As the era of hybrid working sets in, companies are banking on the idea that better offices attract better employees, and that’s certainly reflected in the office leasing business. A recent CBRE report revealed that since 2021, the effective rents of prime office buildings have increased while those of lower quality assets have decreased.
Since 2019, CBRE has reviewed more than 2,700 leases in 12 major office markets and categorized buildings as either upper tier (Class A or Class A+) or lower tier (Class B or C). CBRE looked specifically at effective rents, which take into account concessions from building owners (such as reduced rent and increased tenant allowances), for its analysis. According to the report, average effective rents for prime properties rose 3.8% in 2021 and 6.7% so far this year. On the other hand, average effective rents for lower-tier properties fell 3.4% last year and fell another 1.1% this year. The increasing number of leases seems to have contributed to lower rental rates for lower level buildings.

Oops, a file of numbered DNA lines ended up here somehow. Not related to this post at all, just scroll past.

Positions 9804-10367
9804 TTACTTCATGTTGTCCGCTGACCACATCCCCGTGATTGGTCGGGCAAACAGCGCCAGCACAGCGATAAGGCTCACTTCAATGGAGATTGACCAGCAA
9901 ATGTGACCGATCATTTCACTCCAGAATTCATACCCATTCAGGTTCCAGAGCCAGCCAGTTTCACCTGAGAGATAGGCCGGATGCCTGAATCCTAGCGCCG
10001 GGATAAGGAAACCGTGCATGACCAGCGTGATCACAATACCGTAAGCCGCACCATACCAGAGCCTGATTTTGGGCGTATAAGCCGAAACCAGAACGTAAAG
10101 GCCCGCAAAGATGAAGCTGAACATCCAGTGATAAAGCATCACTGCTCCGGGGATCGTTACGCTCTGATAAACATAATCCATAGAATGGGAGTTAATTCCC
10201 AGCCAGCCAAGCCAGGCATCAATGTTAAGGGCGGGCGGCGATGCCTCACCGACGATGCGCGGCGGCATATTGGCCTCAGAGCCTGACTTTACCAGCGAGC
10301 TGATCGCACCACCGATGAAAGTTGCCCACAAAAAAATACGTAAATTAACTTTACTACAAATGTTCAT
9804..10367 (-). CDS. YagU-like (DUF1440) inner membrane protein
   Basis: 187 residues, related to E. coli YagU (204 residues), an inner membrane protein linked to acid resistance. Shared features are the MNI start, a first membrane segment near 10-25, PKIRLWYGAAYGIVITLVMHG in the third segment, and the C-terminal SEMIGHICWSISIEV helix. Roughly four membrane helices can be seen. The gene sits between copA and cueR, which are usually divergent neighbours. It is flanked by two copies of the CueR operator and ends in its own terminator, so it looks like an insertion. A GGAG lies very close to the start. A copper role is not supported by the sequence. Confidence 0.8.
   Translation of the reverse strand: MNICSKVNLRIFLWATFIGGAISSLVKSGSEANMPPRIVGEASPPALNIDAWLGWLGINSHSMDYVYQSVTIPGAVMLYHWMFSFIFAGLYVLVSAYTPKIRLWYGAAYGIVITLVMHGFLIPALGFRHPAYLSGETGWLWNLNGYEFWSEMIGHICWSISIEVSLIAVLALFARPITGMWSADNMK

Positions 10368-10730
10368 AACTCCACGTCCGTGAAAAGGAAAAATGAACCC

The increase in demand for prime office space appears to be a direct result of office workers’ insistence on working remotely for at least part of the week. This has led office occupants to prioritize high-quality workplaces over the past couple of years to encourage employees to work from home and provide them with the tools they need to be effective there. But attracting top talent isn’t the only reason for this trend. Commercial real estate investors generally turn to acquiring higher quality real estate to better hedge against economic downturns, and offices are no exception.